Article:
Situations have arisen in the past where money was left to the Archdiocese of Toronto for the education of priests. That will involve money going to St. Augustine’s Seminary, but the archdiocese still has to make sure the money goes for the purpose it was intended. Register file photo

Good pre-planning avoids estate pitfalls

  • October 31, 2018

It happens often that a deceased person leaves a sum of money to support a broad cause without naming a specific charity.

That type of estate planning can work, but it has to be handled carefully. It all comes down to the pre-planning.

Joseph Karl Witt, a widower with no children or other relatives, left a sizeable estate when he died in 2011 at the age of 86. He was a deeply faithful man, loyal to his Toronto parish and Church, and wished to see his assets spread among charities close to his heart. 

While he named no specific charity to be a beneficiary of his estate, he instructed that his trustee distribute the funds through Catholic Charities of the Archdiocese of Toronto, or to any of the ShareLife agencies, or any other charity in Ontario “whose purpose is to assist people in need.” He left selection of the agencies up to the discretion of his trustees.

It was a “very unique” situation, said Arthur Peters, executive director of ShareLife. “You don’t see that too often. It was a very generous gesture,” he said.

And it was an example of getting things right, a situation in which the trustee and the deceased were on the same page. 

Witt’s trustees were meticulous in investigating which agencies would be a good fit for his money because they had done their due diligence and were very aware of the type of agency that would fit his wishes. So Peters’ office set up a presentation for the trustees and agencies were identified that most closely aligned with Witt’s wishes. In the end, the majority of the gifts ended up going to ShareLife, the charitable fund-raising arm of the archdiocese, which would benefit a wide sector of society.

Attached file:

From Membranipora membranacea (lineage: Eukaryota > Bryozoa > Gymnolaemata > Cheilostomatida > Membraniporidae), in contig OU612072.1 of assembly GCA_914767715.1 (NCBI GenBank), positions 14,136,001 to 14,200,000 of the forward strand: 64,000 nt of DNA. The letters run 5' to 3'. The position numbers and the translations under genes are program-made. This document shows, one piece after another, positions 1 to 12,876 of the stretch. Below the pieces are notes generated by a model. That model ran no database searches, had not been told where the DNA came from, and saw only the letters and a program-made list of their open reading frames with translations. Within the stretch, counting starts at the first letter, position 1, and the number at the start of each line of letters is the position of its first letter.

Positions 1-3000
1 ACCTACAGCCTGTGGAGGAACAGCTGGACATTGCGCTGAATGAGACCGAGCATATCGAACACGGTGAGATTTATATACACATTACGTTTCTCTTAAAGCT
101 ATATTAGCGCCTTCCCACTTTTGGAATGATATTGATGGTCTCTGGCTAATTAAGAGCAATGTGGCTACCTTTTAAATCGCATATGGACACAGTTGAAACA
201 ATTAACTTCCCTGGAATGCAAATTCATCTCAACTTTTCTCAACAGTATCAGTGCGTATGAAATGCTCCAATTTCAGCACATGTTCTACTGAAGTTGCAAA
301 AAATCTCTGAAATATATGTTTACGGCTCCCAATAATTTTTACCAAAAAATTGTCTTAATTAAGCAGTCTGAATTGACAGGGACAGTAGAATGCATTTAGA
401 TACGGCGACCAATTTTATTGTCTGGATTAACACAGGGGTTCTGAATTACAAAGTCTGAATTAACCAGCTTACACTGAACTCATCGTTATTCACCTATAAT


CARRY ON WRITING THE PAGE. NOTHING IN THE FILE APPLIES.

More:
“Over the years (the trustee) felt that ShareLife was one organization that fulfilled the wishes of Mr. Witt’s estate and he made contributions for about four or five years,” said Peters.

In contrast to that case, the Archdiocese of Toronto is dealing with a Will that designated a considerable amount of money to the archdiocese which the archdiocese had to turn down. From its interpretation of the deceased’s wishes, the money was not the archdiocese’s money to take care of (The Register is not using any names as the matter has yet to be fully dealt with).

“As an archdiocese, we had to turn down the gift,” said Nerissa Flores, Manager of Planned Giving and Personal Gifts with the Archdiocese of Toronto.

In the end, the trustees of the estate were directed to the right agency and the wishes of the deceased are expected to be met.

It’s something Flores encounters quite often. There is often a general instruction in the Will — say, to have money from the estate used in the education of a priest — but few specifics of where the money should go. In Toronto, that would mean sending the money to St. Augustine’s Seminary, but that comes with its own set of complications, said Flores. The seminary will now have to be instructed that this money “cannot be put into the building or a maintenance fund, something like that,” said Flores. It has to be used for the specific purpose to meet the deceased’s wishes.

Complications can arise in such circumstances, and Flores says they have “to make sure we can present options that will clearly fall under what the person wished.”

That means working closely with the deceased’s representatives to make sure that the gift ends up doing as it was meant.

“We always consult with the trustee, and sometimes the estate lawyer, just to interpret the wishes of the deceased because we want to be as faithful as possible to what the deceased wants,” said Flores.

“If it’s something that is very vague we always consult with a lawyer just to be sure that we don’t get something that wasn’t originally meant for us.”

Eric Bundgard, partner at Evenson Bundgard LLP in Toronto, said he prefers specific instructions in a client’s Will and warns that leaving broad instructions can be fraught with problems that can cause issues down the road, in particular for an executor.

“You don’t want to give too much discretion to the executor because they may not want to exercise it,” he said. “It puts them in an awkward spot.” 

Still, the trustee does have to act in accordance with the Will’s instructions. The key is to minimize the trustee’s exposure, said Bundgard, while also making sure the deceased’s wishes are met. 

Flores said the best way to make sure this happens is through proper pre-planning and good communication between all involved.

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